De Villiers does not consider any team to be the favourite in this series
South Africa wicketkeeper batsman AB de Villiers has warned his team-mates that even though they are 1-0 up in the two-Test series, they should not take New Zealand lightly, especially after they were able to fight back and end their recent Test series against Sri Lanka as a 1-1 draw.
De Villiers noted that South Africa should continue playing with the same heart and passion shown during the final Test against Australia at Perth and added that there will be more pressure on them this time as well since the team are playing in front of their home fans.
“We have to play as well as we played in Australia to showcase the fact that we are No.1 in the world in Test cricket,” de Villiers said. “And we also want to do well at home.”
After replacing England as the top Test team in international cricket, South Africa had a turbulent first two Tests against Australia, where many cricket pundits believed that the baggy greens had taken the psychological advantage, but the Proteas, out to prove that they truly belonged atop the rankings, struck back with a vengeance and crushed Australia during the final Test to win the three-Test series 1-0 and retain their spot atop the rankings.
De Villiers mentioned that being labelled the favourites does not always necessarily ensure a win, and instead, he stated that winning comes from an all-round team performance.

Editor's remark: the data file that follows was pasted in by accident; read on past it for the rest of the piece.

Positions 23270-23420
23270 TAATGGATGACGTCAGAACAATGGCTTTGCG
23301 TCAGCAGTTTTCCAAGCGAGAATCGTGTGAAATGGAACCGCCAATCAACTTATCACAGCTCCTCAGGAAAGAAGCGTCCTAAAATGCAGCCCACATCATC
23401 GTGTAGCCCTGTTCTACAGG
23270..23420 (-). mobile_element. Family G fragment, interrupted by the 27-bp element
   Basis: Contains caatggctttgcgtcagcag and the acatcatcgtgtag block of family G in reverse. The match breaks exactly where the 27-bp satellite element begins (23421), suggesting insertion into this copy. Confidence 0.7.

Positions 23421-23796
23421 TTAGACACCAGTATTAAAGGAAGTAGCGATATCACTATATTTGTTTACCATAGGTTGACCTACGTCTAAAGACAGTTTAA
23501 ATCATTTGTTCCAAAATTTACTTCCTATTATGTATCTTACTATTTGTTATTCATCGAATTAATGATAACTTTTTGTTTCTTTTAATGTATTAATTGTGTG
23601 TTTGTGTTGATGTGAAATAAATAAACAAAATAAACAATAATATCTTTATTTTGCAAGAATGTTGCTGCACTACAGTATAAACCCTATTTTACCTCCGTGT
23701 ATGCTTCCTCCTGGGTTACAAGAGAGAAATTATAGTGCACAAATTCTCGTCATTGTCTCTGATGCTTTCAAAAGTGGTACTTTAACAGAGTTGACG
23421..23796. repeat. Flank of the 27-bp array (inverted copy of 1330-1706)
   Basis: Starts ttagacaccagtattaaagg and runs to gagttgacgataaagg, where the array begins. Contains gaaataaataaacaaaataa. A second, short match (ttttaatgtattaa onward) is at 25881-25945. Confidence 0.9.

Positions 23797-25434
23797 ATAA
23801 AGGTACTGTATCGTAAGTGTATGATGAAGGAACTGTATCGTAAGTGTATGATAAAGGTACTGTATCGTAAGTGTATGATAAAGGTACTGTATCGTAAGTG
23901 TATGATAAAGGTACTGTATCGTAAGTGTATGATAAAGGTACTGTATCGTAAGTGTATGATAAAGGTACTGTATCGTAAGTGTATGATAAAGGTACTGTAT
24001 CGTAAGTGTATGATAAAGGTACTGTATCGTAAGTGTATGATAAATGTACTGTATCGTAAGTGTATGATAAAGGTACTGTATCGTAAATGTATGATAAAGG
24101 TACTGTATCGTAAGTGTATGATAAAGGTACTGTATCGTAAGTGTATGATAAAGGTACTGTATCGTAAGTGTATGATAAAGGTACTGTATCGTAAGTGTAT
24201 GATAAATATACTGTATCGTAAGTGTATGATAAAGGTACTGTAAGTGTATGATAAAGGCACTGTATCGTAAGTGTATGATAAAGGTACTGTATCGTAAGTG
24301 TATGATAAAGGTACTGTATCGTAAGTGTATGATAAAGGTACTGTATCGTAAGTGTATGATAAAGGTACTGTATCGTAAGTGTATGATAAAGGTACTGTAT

“We understand that we are the favourites and we should win if we play good cricket,” de Villiers said. “We’ve got the mental advantage but we still have to play well. They are one of those teams that when they get it right, they are hard to beat.”
Even though the Test series is highly likely to be won by South Africa, de Villiers pointed out that the Proteas would face more of a challenge when squaring off against New Zealand in the upcoming ODI series.
“New Zealand are a very busy team and they have a very good fielding unit so that’s what makes them good in the ODIs,” he said. “They’ve had a few upsets to their Test team so they are still finding their feet but they are more dangerous in ODIs. They’ve got a few big hitters, they run well between the wickets and they’ve got good skill with the bowlers.”
The “upsets” that de Villiers is referring to is the ongoing situation involving former New Zealand captain Ross Taylor’s withdrawal from the national team due to a row with New Zealand Cricket (NZC) and head coach Mike Hesson over the issue of having a split-captaincy role inplemented.
At the conclusion of the row, Taylor had stepped down as captain and batsman Brendon McCullum was handed the reigns for all three teams.
Many South African players sympathise with Taylor, with batsman Hashim Amla tweeting that he felt for the former captain, while de Villiers noted it would be good to see him “come back to cricket soon”.
New Zealand are also without veteran all-rounder Daniel Vettori since he failed to fully recover from an injury sustained during the International Cricket Council (ICC) World Twenty20 and de Villiers feels that the blackcaps will miss his presence the most.
“Dan is one of the biggest threats in their team so not having him is a big blow,” he said.